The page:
But with regard to the specifics of Trump’s Israel policy, there are three things that need to be said.
First, President Trump deserves thanks and praise for a number of steps he has taken, including supporting Israel at the United Nations, moving the American embassy to Jerusalem, and facilitating normalization of relations between Israel and the United Arab Emirates. Credit where credit is due.
Second, Trump’s approach to Israel must be seen in the context of his overall foreign policy, which is a chaotic and unpredictable disaster. An isolationist, unilateralist and America Firster, Trump has withdrawn from a long list of treaties and alliances, failed to respond to Russian provocations, and is friendlier to Kim Jong Un and Vladimir Putin than to our democratic allies.
When you add his handling of Covid-19 to everything else he has done in the foreign policy realm, what you have is the indisputable fact that America has become a laughing stock in the world.
Third, and most important, is that Joe Biden and Kamala Harris are a dream team when it comes to support for Israel. Both are strong, reliable friends of the Jewish state. Both are sensible centrists who would rebuild support for Israel as a bipartisan cause. Both back a two-state solution, which is the consensus position of the American Jewish community. Pushing radical and anti-Israel voices to the margins, Biden made certain that the Democratic platform reflects his own moderation and love for the Jewish state.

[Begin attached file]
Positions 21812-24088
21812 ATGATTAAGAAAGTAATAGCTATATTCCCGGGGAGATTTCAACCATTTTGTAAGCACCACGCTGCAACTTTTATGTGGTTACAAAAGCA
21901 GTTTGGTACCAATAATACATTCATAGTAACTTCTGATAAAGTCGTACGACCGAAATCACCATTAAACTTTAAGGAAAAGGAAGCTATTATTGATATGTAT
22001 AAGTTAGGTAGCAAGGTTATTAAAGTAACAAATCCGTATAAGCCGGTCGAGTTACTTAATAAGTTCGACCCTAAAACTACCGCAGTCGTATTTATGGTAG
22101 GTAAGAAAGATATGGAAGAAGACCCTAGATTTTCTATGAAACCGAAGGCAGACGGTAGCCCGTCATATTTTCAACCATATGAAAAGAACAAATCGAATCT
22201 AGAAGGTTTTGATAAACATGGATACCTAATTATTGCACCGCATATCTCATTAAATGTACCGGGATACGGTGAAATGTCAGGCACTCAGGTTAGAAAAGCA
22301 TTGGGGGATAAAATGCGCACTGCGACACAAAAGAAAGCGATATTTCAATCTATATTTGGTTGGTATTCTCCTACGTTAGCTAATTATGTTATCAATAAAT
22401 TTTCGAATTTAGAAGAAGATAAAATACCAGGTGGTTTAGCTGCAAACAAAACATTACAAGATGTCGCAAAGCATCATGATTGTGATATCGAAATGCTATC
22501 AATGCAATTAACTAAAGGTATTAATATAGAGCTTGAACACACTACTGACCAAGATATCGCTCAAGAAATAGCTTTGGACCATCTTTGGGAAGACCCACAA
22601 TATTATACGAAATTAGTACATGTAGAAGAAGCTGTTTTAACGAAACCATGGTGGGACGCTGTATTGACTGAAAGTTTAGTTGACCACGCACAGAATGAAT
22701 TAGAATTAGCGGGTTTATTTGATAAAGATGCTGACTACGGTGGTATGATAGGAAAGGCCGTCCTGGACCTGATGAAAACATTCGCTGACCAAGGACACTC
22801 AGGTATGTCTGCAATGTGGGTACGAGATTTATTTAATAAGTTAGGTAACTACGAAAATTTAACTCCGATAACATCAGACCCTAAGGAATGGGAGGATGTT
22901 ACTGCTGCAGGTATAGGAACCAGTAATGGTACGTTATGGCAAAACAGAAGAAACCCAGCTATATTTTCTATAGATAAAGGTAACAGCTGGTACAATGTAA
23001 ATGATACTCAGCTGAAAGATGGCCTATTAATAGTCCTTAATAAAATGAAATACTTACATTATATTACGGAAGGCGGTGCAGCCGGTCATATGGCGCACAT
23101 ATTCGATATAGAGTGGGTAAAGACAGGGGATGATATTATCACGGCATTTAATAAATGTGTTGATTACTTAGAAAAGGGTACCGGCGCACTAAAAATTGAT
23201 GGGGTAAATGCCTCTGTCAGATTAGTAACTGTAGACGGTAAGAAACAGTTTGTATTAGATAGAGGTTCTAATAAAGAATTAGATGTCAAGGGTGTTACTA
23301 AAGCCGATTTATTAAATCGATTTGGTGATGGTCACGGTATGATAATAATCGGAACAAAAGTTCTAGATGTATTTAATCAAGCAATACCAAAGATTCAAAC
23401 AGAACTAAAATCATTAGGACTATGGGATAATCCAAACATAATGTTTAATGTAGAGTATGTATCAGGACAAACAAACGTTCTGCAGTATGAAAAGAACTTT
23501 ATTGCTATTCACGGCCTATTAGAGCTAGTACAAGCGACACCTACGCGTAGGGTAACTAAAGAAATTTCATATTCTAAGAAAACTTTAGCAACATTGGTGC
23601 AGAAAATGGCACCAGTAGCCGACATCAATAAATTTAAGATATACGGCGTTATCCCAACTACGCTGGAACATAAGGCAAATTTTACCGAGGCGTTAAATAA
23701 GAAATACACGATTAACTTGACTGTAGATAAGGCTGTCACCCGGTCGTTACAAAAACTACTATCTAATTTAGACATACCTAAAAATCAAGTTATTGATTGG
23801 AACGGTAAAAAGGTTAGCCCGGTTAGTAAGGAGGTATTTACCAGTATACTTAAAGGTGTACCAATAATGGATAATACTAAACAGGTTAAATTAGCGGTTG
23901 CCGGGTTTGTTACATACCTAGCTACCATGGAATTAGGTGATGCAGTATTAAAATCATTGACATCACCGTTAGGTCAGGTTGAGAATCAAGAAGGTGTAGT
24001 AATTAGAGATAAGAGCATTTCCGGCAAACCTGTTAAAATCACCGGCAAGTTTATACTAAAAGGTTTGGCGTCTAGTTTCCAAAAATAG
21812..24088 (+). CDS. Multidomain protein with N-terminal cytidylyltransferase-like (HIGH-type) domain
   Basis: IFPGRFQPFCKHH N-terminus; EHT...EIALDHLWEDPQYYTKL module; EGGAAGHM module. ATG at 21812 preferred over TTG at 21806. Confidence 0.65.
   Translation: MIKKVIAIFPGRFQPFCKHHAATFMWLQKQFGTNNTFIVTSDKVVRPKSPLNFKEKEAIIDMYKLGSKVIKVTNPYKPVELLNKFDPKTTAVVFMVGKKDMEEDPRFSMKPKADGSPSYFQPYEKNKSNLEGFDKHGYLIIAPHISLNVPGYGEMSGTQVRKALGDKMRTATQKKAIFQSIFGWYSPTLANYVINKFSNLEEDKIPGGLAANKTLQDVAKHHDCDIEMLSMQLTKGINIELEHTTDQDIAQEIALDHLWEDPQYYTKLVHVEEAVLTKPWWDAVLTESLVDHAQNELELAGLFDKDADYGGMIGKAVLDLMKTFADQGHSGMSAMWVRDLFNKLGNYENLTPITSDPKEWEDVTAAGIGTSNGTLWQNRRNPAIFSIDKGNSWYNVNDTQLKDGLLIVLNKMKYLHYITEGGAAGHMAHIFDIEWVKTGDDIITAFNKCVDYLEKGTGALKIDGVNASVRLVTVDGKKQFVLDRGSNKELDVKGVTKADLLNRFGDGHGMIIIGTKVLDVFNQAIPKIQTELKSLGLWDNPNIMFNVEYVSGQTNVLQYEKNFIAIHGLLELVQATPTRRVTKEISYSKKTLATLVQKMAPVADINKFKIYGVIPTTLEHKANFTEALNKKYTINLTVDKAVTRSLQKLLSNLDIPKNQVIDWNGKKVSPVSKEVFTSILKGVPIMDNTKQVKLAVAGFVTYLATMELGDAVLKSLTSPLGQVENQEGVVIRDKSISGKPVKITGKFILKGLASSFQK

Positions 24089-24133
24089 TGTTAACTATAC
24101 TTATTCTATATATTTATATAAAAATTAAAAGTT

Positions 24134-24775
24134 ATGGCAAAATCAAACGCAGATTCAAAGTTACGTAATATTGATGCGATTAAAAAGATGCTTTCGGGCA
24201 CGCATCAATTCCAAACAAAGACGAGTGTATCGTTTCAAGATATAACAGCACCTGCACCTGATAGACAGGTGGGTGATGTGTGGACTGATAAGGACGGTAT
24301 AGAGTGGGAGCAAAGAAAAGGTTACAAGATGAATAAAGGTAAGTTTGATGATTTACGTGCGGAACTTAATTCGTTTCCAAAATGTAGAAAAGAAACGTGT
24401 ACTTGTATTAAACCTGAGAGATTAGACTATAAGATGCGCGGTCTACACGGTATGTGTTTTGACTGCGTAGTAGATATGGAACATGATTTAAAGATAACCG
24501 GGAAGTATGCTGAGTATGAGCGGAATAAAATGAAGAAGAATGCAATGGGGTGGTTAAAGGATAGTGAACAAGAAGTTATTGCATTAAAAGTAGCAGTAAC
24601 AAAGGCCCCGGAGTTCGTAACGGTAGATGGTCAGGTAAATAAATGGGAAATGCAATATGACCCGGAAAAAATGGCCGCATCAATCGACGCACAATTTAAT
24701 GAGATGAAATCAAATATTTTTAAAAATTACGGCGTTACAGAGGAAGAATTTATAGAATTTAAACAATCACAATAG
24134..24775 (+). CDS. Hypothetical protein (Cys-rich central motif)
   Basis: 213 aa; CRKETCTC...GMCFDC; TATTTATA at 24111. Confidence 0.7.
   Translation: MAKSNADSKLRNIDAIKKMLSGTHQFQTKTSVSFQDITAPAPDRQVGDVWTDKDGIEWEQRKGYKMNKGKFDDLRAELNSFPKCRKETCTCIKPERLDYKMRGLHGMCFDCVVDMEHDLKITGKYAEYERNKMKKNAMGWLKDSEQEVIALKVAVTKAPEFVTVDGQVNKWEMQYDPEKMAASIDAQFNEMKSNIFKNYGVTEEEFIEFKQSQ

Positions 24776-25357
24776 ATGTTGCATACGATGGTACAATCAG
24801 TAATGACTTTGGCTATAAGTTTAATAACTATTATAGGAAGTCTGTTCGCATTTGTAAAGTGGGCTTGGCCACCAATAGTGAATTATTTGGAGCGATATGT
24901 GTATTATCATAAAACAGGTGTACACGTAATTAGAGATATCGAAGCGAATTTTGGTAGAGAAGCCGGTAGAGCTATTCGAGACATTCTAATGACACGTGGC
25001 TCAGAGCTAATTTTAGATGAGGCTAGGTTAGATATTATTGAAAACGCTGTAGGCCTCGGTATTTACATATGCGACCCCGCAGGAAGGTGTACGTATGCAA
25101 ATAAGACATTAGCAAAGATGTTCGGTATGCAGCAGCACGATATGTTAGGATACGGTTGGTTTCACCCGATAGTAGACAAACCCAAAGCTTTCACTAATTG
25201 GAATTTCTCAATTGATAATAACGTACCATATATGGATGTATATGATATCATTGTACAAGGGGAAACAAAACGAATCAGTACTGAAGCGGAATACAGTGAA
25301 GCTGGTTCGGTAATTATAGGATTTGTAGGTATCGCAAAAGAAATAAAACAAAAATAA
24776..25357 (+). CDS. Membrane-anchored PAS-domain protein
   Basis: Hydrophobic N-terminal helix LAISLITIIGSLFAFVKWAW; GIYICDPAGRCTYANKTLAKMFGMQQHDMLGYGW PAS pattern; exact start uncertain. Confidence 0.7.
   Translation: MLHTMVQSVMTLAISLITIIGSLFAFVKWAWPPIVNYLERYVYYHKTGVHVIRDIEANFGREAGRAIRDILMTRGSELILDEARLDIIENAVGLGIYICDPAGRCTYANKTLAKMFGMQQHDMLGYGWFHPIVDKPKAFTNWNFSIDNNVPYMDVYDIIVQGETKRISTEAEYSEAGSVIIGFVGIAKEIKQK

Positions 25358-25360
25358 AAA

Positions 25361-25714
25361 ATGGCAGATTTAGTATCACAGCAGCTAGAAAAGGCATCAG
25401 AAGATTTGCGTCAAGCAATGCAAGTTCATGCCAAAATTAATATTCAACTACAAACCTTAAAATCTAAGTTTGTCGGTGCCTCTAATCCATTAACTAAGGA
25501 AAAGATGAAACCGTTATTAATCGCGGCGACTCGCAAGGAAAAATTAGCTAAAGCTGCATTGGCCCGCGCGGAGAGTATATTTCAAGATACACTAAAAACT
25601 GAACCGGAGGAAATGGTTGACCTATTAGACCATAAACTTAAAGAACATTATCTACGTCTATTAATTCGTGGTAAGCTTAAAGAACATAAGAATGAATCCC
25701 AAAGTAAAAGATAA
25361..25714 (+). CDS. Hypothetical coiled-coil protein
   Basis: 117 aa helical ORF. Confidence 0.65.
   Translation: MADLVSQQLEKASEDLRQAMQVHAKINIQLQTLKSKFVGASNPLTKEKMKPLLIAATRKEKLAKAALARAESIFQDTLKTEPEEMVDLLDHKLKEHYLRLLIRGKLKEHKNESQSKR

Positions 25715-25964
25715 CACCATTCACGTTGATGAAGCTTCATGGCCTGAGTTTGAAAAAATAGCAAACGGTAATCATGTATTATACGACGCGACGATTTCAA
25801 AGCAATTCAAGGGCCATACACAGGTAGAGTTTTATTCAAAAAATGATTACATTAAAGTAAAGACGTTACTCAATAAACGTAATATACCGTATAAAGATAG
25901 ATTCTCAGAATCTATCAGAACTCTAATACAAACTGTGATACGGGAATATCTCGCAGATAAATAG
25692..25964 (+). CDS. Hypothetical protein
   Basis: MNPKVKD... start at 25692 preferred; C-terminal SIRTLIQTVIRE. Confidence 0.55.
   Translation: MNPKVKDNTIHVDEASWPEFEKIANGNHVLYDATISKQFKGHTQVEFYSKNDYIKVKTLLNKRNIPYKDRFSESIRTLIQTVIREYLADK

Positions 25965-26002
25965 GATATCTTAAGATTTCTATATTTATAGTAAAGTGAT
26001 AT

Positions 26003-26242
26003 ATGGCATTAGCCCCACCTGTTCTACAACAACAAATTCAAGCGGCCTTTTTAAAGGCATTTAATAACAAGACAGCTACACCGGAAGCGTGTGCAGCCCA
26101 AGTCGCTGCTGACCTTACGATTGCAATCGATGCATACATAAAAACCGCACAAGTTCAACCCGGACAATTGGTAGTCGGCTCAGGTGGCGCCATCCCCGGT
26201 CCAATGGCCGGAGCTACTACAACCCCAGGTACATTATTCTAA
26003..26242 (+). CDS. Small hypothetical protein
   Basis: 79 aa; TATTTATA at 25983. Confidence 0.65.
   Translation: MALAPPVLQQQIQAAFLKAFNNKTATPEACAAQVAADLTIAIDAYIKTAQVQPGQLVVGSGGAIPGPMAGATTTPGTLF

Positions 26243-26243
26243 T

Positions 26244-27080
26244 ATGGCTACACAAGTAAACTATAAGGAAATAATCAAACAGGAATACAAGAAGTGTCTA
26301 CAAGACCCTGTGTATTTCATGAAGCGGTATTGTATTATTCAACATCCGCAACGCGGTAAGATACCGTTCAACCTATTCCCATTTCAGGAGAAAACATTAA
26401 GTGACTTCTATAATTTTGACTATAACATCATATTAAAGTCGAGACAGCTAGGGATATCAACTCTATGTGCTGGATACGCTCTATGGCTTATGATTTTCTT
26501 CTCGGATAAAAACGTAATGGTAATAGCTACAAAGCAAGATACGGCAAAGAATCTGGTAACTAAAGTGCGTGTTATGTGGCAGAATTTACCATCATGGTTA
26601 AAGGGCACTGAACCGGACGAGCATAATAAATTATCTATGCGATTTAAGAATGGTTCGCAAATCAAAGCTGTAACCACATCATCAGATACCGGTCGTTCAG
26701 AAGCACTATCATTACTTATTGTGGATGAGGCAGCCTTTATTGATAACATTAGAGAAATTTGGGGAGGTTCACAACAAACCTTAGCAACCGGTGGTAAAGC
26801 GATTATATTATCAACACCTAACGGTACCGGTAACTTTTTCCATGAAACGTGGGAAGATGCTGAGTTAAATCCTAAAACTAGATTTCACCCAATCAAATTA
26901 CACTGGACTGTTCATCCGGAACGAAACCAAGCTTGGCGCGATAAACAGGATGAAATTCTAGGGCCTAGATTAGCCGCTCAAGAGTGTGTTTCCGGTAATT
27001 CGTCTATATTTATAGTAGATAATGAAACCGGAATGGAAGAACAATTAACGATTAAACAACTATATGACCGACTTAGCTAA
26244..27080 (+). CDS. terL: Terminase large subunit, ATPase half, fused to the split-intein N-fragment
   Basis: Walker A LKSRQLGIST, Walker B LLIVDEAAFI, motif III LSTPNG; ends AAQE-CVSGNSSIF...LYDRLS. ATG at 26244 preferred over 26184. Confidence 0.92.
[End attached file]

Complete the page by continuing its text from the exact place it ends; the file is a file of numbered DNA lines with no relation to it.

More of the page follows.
In the short term, any American president will be focusing on domestic concerns, but Biden understands the world in a way that Trump never will. Who will do the best job in restoring American credibility, American alliances, and American standing in the world? And if Israel is truly threatened, who will ultimately be the best and most reliable defender of the Jewish state? To both questions, the answer is Joe Biden.
In short, Israel is not a reason to support Donald Trump. It is yet another reason to embrace Joe Biden.
With one convention over and another getting underway, my prediction is: Biden will get 80-85 percent of the Jewish vote. And he will deserve it.
Eric H. Yoffie, a rabbi, writer and teacher in Westfield, New Jersey, is a former president of the Union for Reform Judaism. Twitter: @EricYoffie